For instance, basketball players wearing Nike will be seen as more serious and competitive than someone wearing a generic brand of basketball shoes. The ability to convey your brand value quickly provides a certain level of trust and safety when shopping, which allows consumers to save time knowing that they are making the right decision.
- How to Optimize Your Brand for Search Engines
- Putting Together a Social Media Team for Your Brand
- 3 Ways to Use AI for Instant Brand Building
2) Nurture Loyal Followings and Communities
The second reason why a brand persona can raise ROI is because it can lead to the formation of loyal followings and communities.
Oftentimes, society can be filled with many paradoxes. For instance, we as individuals seem to be constantly looking for ways to stand out from the crowd, while simultaneously looking to associate with people who are just like us. This need to associate with people whom we feel resonate most with us helps create a bond and loyalty to certain brands. In fact, 90% of customers report being brand loyal:
In business, the cost of acquiring a customer is one of the most important metrics in determining whether or not a business can be successful in the long term. In fact, there’s a classic marketing principle that says whoever can afford to pay the most for a customer wins. With that being said, many businesses focus on acquiring customers as efficiently as possible.
However, if the cost of acquiring a customers continues to go up within an industry, the worth of repeat customers becomes more and more valuable. Therefore, having an established persona that resonates with consumers and quickly distinguishes you from the competition can lead to the growth of a following.
3) Carve Out a Chunk of Market Share
The third reason why having a brand personality is good for ROI is because it helps you carve out a chunk of market share in your industry.
Often, companies will try to build similar brands as those that have already been established in the industry, and then try to compete by improving their product quality. An example of this would be shoe companies trying to compete with Nike by saying that their shoes allow athletes to jump higher and run faster, or a cola company saying that their soda tastes better than Coca Cola. Since most industries have some established successful players already, many competitors tend to think that copying that approach will allow them to be successful.
However, in the book The 22 Immutable Laws of Marketing: Violate Them at Your Own Risk, the concept of brand perception is presented:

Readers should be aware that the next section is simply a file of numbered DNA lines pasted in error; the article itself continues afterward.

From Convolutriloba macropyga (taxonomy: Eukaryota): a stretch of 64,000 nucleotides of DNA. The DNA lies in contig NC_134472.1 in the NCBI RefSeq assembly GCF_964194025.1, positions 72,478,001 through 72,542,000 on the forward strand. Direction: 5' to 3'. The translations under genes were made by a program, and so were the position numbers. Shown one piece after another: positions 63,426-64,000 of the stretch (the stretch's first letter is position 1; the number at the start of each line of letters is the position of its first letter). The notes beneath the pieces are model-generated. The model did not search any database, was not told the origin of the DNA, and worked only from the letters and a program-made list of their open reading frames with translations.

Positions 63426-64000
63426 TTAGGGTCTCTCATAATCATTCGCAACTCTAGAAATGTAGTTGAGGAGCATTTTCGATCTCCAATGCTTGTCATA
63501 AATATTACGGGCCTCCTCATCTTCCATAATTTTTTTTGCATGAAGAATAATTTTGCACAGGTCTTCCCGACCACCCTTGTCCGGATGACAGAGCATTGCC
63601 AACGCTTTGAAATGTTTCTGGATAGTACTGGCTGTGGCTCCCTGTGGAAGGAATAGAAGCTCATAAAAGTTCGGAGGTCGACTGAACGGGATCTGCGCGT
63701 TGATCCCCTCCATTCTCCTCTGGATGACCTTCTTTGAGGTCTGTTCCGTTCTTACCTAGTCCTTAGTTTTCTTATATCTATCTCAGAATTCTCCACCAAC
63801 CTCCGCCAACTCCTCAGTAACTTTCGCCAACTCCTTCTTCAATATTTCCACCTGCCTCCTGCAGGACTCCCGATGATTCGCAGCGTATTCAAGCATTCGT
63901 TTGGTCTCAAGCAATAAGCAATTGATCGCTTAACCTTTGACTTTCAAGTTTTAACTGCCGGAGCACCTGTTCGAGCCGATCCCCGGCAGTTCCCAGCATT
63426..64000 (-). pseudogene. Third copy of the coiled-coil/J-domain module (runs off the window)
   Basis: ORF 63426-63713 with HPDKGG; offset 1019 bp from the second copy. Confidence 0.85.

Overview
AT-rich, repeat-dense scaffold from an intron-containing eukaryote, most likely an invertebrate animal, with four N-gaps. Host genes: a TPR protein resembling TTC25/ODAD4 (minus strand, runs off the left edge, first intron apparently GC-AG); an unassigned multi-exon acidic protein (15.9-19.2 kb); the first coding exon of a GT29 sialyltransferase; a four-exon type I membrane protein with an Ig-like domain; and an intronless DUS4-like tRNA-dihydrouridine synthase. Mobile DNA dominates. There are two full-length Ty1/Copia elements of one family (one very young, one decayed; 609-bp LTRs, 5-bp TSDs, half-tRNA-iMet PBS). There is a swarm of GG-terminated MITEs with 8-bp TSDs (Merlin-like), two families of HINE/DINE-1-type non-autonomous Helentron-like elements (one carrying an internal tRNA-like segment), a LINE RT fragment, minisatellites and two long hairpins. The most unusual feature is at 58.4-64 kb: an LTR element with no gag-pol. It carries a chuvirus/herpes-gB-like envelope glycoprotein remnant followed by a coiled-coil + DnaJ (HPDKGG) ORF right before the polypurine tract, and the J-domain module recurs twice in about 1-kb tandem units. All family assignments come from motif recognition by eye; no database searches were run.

Essentially, it’s the idea of market share from a psychological standpoint in the minds of consumers. So instead of thinking of market share as the amount of sales that a brand can get, it’s seen as a percentage of recognizability within the market. That means once a certain level of perception has been established in the minds of consumers, it’s usually futile to try to convince them differently.
In fact, it's actually more effective to present yourself as the opposite of the established brand. That means if the dominant brand in an industry is presenting themselves similarly to Coke, which promotes simplicity, wholesomeness and a fun lifestyle, it’s better to present yourself similarly to Pepsi, which has a more fun-loving, rebellious and comedic style.
In any market, just as in life, no one personality can win over the entire market. By definition of being polarizing, people will either love you or hate you. Therefore, every brand personality will have a segment of people who don't resonate with it. If you can recognize that gap and fill it, your brand can take control of that market share. However, this can only be done if you have a brand personality that fills that need in the marketplace.
- How Neil Patel Built and Grew His Personal Brand
- What Is Buzz Marketing?
- 13 Ways to Market Your Business Online
Conclusion: How Can You Develop Your Own Brand Persona?
Whether you recognize it or not, your company most likely already has a brand persona. Once you consider what your values, tone, audience and product are, a natural vibe starts to appear. In order to further solidify that vibe into a foundational brand persona that resonates with consumers throughout the years, take this brand persona test to see which persona is best for you.
Once you have an understanding of your brand, then you can start to improve ROI by building a following with a tone and messaging that's congruent with your audience, create a sense of uniqueness to separate yourself from mere commodities, and eventually dominate the market share that is being underserved by your competitors.
We help great companies grow their revenuesGet Your Free Marketing Consultation
Check Your Growth Score!
Type your domain below and see a report about your website.